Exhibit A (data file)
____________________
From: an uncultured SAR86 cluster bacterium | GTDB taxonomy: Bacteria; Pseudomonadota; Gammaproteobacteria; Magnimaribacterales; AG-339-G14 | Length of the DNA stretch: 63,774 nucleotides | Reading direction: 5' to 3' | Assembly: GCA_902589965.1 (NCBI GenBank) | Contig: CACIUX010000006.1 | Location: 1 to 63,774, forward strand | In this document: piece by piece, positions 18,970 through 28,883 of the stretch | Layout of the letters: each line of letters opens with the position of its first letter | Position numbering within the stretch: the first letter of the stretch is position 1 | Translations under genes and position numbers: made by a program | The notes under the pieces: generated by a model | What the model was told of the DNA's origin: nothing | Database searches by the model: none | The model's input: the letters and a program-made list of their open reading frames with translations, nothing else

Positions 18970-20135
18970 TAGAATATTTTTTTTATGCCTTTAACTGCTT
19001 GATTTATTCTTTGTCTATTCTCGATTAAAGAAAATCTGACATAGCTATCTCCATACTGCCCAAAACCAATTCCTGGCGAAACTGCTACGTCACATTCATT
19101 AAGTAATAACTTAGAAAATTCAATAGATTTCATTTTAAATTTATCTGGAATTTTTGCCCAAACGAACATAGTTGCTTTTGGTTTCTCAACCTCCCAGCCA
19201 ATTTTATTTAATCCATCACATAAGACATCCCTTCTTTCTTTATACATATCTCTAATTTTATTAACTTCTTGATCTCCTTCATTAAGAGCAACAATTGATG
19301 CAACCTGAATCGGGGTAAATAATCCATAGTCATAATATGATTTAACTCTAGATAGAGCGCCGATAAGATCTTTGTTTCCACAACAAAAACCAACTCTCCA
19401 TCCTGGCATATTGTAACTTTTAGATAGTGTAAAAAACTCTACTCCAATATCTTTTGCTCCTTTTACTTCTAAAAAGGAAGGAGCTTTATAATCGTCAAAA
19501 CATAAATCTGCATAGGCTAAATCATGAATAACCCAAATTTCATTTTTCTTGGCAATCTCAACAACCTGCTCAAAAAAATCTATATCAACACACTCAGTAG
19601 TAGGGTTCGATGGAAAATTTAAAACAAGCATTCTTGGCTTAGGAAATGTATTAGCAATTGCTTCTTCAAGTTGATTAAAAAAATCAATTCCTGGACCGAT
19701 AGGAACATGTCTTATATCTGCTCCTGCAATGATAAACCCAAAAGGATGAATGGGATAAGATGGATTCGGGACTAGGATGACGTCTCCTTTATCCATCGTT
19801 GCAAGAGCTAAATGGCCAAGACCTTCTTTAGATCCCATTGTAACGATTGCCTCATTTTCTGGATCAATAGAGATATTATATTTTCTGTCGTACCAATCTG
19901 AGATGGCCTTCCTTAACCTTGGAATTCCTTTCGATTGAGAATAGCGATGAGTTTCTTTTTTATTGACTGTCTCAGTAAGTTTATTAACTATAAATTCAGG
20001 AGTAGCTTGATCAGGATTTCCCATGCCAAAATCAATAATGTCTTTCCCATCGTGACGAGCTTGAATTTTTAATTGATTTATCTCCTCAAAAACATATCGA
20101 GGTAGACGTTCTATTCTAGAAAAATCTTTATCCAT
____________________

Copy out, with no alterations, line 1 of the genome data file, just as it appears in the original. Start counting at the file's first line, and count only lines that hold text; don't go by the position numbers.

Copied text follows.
From: an uncultured SAR86 cluster bacterium | GTDB taxonomy: Bacteria; Pseudomonadota; Gammaproteobacteria; Magnimaribacterales; AG-339-G14 | Length of the DNA stretch: 63,774 nucleotides | Reading direction: 5' to 3' | Assembly: GCA_902589965.1 (NCBI GenBank) | Contig: CACIUX010000006.1 | Location: 1 to 63,774, forward strand | In this document: piece by piece, positions 18,970 through 28,883 of the stretch | Layout of the letters: each line of letters opens with the position of its first letter | Position numbering within the stretch: the first letter of the stretch is position 1 | Translations under genes and position numbers: made by a program | The notes under the pieces: generated by a model | What the model was told of the DNA's origin: nothing | Database searches by the model: none | The model's input: the letters and a program-made list of their open reading frames with translations, nothing else